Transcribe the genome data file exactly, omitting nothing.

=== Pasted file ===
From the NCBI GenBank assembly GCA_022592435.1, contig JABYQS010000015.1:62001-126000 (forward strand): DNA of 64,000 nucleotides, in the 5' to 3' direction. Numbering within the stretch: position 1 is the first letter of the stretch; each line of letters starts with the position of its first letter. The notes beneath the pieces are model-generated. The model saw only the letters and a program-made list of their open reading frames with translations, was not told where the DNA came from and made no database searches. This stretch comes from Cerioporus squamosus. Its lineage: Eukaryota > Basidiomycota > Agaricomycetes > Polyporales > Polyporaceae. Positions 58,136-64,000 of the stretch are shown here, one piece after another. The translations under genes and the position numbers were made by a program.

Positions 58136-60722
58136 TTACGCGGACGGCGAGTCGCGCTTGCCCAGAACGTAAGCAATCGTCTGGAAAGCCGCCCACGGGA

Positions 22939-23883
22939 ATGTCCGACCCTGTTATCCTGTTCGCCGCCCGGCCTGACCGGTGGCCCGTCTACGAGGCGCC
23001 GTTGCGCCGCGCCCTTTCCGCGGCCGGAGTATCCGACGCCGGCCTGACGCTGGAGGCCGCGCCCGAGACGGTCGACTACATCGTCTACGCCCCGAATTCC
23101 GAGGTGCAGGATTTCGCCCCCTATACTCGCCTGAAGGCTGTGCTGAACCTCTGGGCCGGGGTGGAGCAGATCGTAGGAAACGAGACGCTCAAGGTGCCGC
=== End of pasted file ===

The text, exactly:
From the NCBI GenBank assembly GCA_022592435.1, contig JABYQS010000015.1:62001-126000 (forward strand): DNA of 64,000 nucleotides, in the 5' to 3' direction. Numbering within the stretch: position 1 is the first letter of the stretch; each line of letters starts with the position of its first letter. The notes beneath the pieces are model-generated. The model saw only the letters and a program-made list of their open reading frames with translations, was not told where the DNA came from and made no database searches. This stretch comes from Cerioporus squamosus. Its lineage: Eukaryota > Basidiomycota > Agaricomycetes > Polyporales > Polyporaceae. Positions 58,136-64,000 of the stretch are shown here, one piece after another. The translations under genes and the position numbers were made by a program.

Positions 58136-60722
58136 TTACGCGGACGGCGAGTCGCGCTTGCCCAGAACGTAAGCAATCGTCTGGAAAGCCGCCCACGGGA

Positions 22939-23883
22939 ATGTCCGACCCTGTTATCCTGTTCGCCGCCCGGCCTGACCGGTGGCCCGTCTACGAGGCGCC
23001 GTTGCGCCGCGCCCTTTCCGCGGCCGGAGTATCCGACGCCGGCCTGACGCTGGAGGCCGCGCCCGAGACGGTCGACTACATCGTCTACGCCCCGAATTCC
23101 GAGGTGCAGGATTTCGCCCCCTATACTCGCCTGAAGGCTGTGCTGAACCTCTGGGCCGGGGTGGAGCAGATCGTAGGAAACGAGACGCTCAAGGTGCCGC